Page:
I’m feeling a little frustrated at my current blogging output- it is just that time of year when one has to answer emails or one doesn’t work in the year to come….
Oh yes, there is also music to learn….
I’ve already shared a few thoughts about Brahms 1 in expectation of this week’s Oregon East Symphony concert, but not much of anything about Strauss’s Death and Transfiguration, a not-insignificant piece that is also on the program….
In fact D&T is my favorite Strauss tone poem- solely on musical merit. Of course, I consider Alpine Symphony as a symphony, and Don Quioxte as a cello concerto for purposes of that list. Still, even if they were in contention, I think D&T might win out. I think that musically, it is the richest and most inspired of all the tone poems, and that it is also the most perfectly constructed. I can scarcely think of a piece of romantic music where the form more perfectly suits the meaning of the music.
Strauss’s famous dying joke(“dying is just like I composed it in Tod und Verklarung”), which I’ve quoted often this week, as well as his refusal to behave as a “serious artist” throughout his life has, I think, led some musicians to overlook the musical seriousness of the piece. Fair enough, it works beautifully as a thrill ride, but I do think the piece has a certain honest spirituality that is powerfully apparent when it is well performed.
In fact, as I get older, I tend to respect Strauss’s tendency to express his deepest emotions through his music and not through his letters or through an angst-ridden public persona. Strauss seemed keen to puncture the accumulated grandiosity of romantic music- think of the nihilistic ending to Don Juan or the inherent ironic posture of Ein Heldenleben, and in doing so, he liberates the style to express real feeling more directly. Ein Heldenleben, simply by virtue of the title and the subject matter, comes into existence as an affront to romantic decency, and yet, much as we resent the egotism of his choice of “the composer” as heroic figure, in the end, the piece is deeply moving- he dismantles the ironic pose and makes us believe in the viability of author as hero by the end.
While Ein Heldenleben, Don Juan, Sinfonia Domestica and Till Eulenspiegel are largely ironic in their outlook, a piece like Death and Transfiguration (as well as Don Quioxte, which is both his most comic and most serious and least ironic piece) shows Strauss the composer revealing himself in a more vulnerable way. Where the hero of Heldenleben conquers all in his path before accepting death more or less on his own terms, in D&T, the protagonist is described as someone who, have spent all his life striving, is someone who has always been met with “no.” It is only in surrender to death that he finds that which he sought. This is an almost Mahlerian perspective.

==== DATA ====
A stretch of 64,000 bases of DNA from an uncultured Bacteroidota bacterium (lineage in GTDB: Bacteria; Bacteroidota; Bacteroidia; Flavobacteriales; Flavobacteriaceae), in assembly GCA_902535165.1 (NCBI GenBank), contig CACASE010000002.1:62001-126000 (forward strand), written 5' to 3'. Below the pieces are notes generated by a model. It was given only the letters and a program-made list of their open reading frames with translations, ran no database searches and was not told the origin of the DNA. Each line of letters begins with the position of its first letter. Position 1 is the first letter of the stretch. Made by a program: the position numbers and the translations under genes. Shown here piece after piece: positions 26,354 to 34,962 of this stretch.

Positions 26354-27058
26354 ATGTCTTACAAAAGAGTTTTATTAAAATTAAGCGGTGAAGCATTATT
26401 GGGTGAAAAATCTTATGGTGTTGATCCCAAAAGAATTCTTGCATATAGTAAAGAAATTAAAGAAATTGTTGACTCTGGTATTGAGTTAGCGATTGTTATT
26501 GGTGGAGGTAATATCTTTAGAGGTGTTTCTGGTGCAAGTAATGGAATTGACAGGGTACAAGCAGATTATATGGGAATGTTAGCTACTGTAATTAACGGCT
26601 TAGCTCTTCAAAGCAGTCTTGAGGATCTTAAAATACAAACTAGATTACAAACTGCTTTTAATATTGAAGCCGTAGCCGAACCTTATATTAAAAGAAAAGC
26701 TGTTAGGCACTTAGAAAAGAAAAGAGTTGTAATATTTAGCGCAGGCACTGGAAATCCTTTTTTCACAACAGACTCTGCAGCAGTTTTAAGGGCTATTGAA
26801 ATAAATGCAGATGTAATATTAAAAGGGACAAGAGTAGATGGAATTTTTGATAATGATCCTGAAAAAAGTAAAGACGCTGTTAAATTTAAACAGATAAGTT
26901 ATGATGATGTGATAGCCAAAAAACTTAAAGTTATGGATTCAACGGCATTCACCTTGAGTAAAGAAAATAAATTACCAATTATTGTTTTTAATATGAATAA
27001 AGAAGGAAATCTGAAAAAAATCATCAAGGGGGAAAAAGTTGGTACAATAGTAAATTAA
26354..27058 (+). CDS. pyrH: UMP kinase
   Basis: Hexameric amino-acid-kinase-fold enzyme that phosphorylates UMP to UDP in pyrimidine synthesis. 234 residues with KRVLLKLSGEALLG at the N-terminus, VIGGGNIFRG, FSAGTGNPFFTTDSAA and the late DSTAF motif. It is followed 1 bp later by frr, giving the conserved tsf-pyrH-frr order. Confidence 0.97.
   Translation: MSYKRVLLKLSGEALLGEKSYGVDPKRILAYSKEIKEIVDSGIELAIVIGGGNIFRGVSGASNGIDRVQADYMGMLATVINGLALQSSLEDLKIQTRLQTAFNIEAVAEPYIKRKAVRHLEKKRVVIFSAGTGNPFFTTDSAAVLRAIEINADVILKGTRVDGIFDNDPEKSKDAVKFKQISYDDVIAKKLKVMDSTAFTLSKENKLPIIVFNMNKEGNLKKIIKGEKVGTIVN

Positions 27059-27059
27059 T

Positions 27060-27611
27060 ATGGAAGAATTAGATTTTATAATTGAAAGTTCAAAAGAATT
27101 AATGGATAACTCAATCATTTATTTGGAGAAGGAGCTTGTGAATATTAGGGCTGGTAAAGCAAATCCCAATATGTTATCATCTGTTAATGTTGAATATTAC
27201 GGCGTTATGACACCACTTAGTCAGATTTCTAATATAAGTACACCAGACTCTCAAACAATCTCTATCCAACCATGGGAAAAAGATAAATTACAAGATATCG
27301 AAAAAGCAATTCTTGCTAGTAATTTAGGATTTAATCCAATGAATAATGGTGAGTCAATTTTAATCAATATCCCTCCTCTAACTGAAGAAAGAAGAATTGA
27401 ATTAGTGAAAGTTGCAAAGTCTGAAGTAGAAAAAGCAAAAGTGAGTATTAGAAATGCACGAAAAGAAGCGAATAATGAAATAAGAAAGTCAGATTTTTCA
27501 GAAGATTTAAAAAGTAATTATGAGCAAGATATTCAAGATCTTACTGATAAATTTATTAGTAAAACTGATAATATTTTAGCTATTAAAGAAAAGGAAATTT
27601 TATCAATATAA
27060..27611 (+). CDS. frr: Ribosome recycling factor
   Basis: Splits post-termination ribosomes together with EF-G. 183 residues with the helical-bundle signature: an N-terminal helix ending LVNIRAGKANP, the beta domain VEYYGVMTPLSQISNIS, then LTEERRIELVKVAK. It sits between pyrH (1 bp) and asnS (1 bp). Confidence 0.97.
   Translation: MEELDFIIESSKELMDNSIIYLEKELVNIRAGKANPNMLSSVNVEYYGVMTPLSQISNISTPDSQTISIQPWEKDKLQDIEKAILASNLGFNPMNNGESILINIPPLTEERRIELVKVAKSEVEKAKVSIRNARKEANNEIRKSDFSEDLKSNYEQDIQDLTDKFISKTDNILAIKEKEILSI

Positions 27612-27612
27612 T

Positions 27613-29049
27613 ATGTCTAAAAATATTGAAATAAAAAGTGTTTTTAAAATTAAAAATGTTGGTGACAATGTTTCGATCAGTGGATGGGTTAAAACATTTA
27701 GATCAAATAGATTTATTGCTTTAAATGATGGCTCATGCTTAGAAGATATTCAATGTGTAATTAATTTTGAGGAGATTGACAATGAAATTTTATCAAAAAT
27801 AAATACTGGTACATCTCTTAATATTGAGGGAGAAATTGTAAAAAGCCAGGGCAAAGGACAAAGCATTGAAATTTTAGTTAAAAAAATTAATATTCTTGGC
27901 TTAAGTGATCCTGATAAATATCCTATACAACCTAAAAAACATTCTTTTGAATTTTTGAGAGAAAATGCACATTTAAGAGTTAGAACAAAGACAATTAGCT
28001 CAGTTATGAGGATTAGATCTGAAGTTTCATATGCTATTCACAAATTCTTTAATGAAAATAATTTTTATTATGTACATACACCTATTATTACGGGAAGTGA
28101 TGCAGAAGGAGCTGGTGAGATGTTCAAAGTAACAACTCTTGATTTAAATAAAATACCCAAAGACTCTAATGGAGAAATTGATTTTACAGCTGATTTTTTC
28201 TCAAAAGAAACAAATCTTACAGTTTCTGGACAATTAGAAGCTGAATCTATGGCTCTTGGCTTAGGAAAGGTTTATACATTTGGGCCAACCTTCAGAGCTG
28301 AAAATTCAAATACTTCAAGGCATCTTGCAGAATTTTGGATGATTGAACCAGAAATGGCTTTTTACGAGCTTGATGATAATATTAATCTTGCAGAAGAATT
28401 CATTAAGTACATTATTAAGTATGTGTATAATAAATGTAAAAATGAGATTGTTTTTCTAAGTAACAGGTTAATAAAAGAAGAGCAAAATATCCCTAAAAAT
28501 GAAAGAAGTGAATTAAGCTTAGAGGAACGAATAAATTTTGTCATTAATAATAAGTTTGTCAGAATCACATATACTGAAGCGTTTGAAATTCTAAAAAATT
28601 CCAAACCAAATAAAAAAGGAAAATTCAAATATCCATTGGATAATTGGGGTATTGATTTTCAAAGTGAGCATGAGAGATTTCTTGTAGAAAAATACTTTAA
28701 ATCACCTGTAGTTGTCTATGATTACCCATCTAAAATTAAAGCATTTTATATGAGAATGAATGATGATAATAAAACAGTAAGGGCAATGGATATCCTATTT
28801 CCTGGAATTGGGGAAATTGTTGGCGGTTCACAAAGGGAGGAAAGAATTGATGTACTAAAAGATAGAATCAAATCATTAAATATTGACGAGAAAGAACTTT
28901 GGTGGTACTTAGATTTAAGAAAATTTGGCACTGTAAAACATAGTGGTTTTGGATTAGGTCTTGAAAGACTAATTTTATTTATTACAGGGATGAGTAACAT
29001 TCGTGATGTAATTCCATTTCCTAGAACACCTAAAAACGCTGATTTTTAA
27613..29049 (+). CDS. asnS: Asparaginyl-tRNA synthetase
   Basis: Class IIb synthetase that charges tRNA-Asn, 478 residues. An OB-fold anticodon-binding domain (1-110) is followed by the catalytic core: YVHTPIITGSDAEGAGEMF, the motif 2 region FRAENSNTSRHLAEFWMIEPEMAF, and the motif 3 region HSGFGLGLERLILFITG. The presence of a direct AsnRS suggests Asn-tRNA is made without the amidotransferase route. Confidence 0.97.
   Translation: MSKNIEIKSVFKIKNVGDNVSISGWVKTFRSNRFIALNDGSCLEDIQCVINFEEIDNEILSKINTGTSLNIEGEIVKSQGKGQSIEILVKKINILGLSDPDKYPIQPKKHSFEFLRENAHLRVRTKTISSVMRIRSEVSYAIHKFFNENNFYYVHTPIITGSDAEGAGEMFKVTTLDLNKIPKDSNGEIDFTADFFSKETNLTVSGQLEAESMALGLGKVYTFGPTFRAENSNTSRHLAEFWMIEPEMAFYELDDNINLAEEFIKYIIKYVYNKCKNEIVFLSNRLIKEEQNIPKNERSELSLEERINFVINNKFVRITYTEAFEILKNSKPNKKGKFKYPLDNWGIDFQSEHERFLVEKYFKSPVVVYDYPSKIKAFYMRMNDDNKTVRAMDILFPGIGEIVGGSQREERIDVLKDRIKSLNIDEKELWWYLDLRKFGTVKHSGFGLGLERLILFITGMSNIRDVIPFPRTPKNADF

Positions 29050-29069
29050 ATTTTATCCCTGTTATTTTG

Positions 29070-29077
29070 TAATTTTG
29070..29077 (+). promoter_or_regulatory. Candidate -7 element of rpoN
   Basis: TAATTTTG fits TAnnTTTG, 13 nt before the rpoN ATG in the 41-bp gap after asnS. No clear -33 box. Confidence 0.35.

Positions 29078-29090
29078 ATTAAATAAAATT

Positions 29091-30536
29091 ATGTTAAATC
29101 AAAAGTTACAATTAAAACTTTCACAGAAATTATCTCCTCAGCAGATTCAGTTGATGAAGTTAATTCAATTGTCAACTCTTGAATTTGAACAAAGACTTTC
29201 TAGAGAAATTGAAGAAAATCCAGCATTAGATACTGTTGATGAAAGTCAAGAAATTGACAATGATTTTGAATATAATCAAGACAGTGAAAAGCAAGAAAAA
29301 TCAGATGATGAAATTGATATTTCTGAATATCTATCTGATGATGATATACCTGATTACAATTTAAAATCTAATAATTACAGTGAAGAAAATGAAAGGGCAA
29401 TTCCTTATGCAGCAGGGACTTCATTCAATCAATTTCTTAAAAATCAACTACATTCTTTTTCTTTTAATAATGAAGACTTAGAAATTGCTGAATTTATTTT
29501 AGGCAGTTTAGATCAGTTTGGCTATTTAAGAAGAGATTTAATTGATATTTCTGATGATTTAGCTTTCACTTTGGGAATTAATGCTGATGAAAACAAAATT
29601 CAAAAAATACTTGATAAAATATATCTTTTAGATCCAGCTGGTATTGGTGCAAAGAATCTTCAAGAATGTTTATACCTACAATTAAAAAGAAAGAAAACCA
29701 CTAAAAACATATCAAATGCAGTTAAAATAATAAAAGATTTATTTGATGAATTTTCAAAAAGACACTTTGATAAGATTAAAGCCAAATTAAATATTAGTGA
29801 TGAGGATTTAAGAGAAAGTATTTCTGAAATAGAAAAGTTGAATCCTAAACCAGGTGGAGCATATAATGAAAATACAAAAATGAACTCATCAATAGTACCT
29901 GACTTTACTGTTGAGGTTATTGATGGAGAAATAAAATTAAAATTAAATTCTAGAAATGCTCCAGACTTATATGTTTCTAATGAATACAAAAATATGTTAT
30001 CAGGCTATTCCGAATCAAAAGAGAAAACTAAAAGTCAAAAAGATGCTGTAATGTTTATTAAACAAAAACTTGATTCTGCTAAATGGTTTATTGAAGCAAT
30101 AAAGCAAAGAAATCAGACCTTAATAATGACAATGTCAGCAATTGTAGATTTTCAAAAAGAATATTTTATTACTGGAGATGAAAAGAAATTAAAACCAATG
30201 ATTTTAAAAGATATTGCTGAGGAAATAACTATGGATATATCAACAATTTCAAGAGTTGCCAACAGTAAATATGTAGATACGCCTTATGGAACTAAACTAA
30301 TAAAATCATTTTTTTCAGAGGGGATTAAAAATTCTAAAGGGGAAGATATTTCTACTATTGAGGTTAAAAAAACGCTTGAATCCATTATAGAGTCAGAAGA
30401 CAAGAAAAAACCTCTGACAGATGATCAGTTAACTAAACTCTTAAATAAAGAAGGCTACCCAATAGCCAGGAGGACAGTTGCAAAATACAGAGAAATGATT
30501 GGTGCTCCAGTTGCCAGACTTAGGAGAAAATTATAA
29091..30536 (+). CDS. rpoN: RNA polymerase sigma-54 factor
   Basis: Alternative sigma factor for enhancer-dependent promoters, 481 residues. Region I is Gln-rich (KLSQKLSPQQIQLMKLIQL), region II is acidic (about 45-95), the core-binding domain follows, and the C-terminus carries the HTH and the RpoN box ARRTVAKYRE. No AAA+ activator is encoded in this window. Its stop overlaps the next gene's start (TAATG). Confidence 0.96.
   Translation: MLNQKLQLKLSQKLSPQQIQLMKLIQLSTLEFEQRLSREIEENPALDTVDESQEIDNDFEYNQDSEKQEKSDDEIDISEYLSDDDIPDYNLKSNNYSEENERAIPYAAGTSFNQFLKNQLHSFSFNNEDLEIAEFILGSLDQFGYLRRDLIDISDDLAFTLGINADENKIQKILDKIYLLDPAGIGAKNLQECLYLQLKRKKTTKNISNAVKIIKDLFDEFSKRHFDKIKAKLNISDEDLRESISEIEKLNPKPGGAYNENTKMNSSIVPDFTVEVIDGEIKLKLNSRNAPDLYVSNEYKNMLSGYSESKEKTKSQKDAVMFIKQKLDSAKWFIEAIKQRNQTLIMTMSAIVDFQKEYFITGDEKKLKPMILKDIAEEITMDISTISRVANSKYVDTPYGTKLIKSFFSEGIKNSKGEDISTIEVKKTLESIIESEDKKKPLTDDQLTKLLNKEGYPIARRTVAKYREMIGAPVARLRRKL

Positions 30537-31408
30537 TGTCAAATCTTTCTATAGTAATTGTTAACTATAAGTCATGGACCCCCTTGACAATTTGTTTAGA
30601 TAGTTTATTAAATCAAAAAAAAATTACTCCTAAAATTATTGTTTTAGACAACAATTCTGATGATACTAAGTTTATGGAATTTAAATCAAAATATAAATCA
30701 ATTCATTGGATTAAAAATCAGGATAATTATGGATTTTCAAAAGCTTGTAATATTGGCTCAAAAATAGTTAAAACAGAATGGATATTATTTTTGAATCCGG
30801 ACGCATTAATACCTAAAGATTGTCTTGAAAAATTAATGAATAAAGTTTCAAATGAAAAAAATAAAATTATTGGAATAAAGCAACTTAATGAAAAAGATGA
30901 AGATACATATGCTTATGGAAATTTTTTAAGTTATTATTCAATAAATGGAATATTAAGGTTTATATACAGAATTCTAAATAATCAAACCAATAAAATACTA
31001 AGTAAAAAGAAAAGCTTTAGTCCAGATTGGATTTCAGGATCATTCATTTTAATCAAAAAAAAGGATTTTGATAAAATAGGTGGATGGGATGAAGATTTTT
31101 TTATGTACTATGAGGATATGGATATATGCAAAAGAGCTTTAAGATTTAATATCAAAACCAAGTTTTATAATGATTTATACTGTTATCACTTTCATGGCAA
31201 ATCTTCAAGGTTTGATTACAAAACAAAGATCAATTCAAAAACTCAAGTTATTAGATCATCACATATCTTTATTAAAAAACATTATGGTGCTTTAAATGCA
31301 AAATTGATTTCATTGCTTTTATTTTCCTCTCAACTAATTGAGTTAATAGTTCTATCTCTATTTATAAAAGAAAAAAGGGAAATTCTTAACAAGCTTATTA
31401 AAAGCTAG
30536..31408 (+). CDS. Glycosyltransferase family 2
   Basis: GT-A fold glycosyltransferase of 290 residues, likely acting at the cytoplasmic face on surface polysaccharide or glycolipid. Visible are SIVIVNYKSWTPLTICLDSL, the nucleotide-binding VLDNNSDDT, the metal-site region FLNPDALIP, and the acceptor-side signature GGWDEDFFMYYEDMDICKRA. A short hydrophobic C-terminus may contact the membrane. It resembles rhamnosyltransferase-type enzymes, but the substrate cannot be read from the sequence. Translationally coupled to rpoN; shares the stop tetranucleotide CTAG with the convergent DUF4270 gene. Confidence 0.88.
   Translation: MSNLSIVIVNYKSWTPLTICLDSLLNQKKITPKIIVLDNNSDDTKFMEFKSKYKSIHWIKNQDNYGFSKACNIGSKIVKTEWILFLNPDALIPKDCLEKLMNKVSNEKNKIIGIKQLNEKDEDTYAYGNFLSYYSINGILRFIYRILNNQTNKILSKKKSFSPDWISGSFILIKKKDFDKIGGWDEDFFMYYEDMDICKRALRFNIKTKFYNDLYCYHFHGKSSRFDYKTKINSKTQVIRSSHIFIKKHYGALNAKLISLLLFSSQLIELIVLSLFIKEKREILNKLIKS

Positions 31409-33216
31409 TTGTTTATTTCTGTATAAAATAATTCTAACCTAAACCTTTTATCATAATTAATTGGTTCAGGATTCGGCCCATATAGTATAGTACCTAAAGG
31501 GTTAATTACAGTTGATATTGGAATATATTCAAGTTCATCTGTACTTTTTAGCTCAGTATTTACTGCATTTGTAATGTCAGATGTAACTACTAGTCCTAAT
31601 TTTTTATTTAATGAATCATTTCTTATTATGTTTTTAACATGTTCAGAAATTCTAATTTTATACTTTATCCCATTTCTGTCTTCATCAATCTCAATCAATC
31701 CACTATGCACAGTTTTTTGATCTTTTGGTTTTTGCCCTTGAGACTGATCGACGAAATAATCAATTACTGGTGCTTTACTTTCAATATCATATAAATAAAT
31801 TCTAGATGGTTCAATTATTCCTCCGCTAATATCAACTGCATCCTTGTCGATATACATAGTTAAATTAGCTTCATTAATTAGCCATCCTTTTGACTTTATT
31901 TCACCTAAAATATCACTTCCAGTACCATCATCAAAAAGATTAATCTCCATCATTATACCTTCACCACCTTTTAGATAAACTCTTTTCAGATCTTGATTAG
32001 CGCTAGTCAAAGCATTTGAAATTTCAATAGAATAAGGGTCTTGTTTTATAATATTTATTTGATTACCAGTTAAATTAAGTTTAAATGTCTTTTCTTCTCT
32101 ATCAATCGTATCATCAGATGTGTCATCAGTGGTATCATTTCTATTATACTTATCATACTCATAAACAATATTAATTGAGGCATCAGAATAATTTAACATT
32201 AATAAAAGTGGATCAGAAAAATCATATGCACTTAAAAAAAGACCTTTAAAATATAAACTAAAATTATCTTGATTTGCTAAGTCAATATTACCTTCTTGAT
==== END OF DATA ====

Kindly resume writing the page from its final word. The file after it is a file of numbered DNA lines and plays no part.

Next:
In this sense, it is less a study in ironic triumphalism than in hope, an emotion that Strauss always treated with the utmost respect and delicacy.
In fact, you can look at the major tone poems as each connecting to one fundamental aspect of the human character- Heldenleben is a study in courage, Eulenspiegel in subversion through wit, Don Juan- nihilism, Also Sprach- will, and Quioxte a study in frailty and compassion. Strauss’s portrait of Quioxte as the demented Don is devastating in its realistic evocation of madness and dementia, and yet, for once, Strauss eschews all sense of superiority and condescention- Quioxte seems to have been the one protagonist Strauss truly loved and empathised with.
And then, in Tod und Verklarung, he abandons any pretense of superiority, writing of the protagonist “What he has sought all this time with his heart’s deepest longing, he still seeks while bathed in mortal sweat, seeks—but alas cannot find it.” In the end, Strauss recognizes the powerlessness of man– man cannot overcome all– and leaves us with hope:
“Then the last blow of death’s iron hammer rings out, breaks the earthly body in two and covers his eyes with the night of death.—But he hears mightily resounding from heaven that which he sought here longingly….”
c. 2008 Kenneth Woods